But basic bios (not compulsorily) should include your place of residence, birth or descent; education; a little about yourself (in one creative line highlighting your essence); publications; prizes/awards; upcoming publications. I have read bios that even include the number of pets the writer owns! But that’s entirely up to you.
How do you select among your works? Do you try to read the editor’s mind or do you go by gut feeling?
Gut feelings don’t work with submissions – at least, by far, that’s what I’ve realized through triple score rejections. It is imperative you read the content published by the magazine. Most times, you might need to write or rewrite your piece to cater and comply. That’s also entirely up to your predilection. If you don’t wish to bend to anybody’s rules, don’t. But, the magazine isn’t wrong for expecting one to either. In the current age of popular media and easy electronic submissions, plus with a deluge of e-zines popping up like mushrooms in a forest, it is only natural that magazines have become staunch or fickle about their selection of work. Each is contending with their contemporaries for quality – thus becoming harsher in their selection process and rejection notes. This doesn’t mean something is wrong with your work. There are cases in which it would be beneficial to revise; writing a piece and then going back to it after a couple of weeks, you’ll realize your mistakes or probably find a better line or expression to replace with. I know, with me, it has happened many times, when I re-read my previous writs, I either cringe or bemuse at what I was trying to express, and immediately sympathize with the editor and understand the point of rejection.
Then there are cases when you don’t need to revise your writ at all, and find when submitting it simultaneously to other publications, you get a rejection from one and an acceptance from another for that same writ (for exactly the way it is)!
Yes, read the editor’s mind if you can. Don’t run along to contact psychics! But, reading through the magazine’s contents will give you an insight into the editor’s penchants and palate for the styles of work they seek. Again, don’t be disheartened if you can’t write like their contributors; IDENTIFY your style and match it to a magazine that seeks it.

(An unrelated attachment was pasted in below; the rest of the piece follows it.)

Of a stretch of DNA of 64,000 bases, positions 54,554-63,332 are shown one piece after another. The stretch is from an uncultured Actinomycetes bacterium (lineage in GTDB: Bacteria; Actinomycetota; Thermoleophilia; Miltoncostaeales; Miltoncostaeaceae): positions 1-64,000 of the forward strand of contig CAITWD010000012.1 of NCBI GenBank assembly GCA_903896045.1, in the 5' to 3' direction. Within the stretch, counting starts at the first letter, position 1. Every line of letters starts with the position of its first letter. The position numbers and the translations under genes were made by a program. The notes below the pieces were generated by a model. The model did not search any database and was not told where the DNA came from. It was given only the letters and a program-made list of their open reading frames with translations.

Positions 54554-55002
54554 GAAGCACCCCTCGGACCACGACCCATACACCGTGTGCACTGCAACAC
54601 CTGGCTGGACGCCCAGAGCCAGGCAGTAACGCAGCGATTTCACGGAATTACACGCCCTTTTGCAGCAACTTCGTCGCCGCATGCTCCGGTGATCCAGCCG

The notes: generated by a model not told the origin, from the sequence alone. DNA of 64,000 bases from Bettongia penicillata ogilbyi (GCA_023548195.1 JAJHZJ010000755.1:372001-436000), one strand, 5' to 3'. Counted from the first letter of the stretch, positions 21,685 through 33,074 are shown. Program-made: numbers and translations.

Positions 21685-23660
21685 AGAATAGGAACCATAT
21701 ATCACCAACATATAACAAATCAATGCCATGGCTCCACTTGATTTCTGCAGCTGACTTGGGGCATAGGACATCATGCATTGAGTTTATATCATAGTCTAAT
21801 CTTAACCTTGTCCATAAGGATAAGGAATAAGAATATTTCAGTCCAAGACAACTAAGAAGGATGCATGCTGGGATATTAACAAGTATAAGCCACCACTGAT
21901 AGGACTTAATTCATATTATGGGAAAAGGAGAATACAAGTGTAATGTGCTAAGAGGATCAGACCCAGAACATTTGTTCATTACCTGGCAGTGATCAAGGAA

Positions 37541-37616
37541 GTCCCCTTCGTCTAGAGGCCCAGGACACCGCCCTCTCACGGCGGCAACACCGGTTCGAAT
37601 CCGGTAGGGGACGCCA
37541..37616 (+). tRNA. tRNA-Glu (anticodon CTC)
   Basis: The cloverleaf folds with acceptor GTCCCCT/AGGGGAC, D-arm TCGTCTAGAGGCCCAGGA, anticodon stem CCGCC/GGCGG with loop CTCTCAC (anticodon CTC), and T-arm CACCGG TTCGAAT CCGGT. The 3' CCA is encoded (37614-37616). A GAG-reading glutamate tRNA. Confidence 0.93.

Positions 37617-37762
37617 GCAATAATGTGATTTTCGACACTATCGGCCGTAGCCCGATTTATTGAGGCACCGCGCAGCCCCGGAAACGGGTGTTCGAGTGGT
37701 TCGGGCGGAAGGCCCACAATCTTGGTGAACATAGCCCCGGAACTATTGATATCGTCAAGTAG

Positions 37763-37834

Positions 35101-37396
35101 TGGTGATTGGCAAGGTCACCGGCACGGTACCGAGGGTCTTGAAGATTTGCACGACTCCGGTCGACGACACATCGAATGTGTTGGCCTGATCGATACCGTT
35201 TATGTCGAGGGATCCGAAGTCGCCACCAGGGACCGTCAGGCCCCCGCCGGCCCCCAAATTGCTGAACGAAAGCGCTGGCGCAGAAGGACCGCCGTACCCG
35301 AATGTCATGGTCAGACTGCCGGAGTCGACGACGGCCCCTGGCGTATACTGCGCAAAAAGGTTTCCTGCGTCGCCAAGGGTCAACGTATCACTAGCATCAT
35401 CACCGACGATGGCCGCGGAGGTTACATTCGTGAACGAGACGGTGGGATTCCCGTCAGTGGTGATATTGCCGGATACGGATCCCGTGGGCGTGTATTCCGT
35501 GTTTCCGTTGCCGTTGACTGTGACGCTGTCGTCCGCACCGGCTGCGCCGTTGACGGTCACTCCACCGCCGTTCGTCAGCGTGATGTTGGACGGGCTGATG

Never launch into a random spree of submissions either. Don’t assume that submitting to ten places will get you an acceptance from at least one – that will RARELY or NEVER happen.
Also for your growth as a writer, how do you build your literary credentials? Publish often? Publish with same group or publisher? Win competitions? Get reviews hoping they will be praiseworthy?
The only way to build literary credentials is identifying your style and then finding places seeking it, even if it means spending hours reading through several magazines/journals and finding either one or none to submit to. Search, search, search. You’ll eventually find home for your writs.
I’ve come across works that are amazing in expression and content but magazines will still reject it because of the fixed patterns they follow. The advancement in anthology publications has become a notable support for writers whose writs and style belong in books rather than magazines. Generally, anthologies don’t tend to follow fixed patterns staying open to various forms and themes to accommodate as many writers as they can.
Yes, why not! Publish multiple times with a group or publisher! They were the first to believe in your work. Why regard them as the lower rung? Climb down to them if you must – you went up only because of their initial confidence in you. But I would never regard going back to previous publications as climbing down because multiple publications with a magazine or publisher establishes you as a regular contributor, thus levying you leverage as the oldest writer amongst the newbies. That is strong credential.
Entering competitions can expand your style. The only way to progress is experimenting with your style and innovating. If you lose, read the entry that won. You will definitely see the difference in perspective and style in the winning poem/story that wasn’t in yours. This will also help you understand other people’s styles and appreciate it.
If the review is for promotional sakes for your book, then it is fine to get your friends to write one but, if you’re looking for neutral opinions on the ‘quality’ of your work, seek it from the sternest reviewer you know.
If you are an editor, what attracts you? Do your personal tastes intervene? What irritates you and what makes you decline? Do you see the poet if you know him/her or do you detach and read just the poem?
To know what attracts editors, read their magazines content. I think editors who make decisions through a peer reading group reviewing submissions, adopt the democratic approach of accepting what receives majority yeses, or if one amongst the group declines, then regardless of the others in favour, the submission is declined altogether.
Some pet peeves of editors with submissions are glaring grammar flaws, lack of originality, hackneyed syntax, recycled perspective, etc. This is hard to say because rejection notes don’t carry specific reasons for decline, so the editors’ personal preferences remain elusive.
Many guidelines draw emphasis on blind submissions – this means adding no contact or identifying information on the pages of your submission. They conduct a blind reading, not knowing who the writer is in order to make an unbiased decision.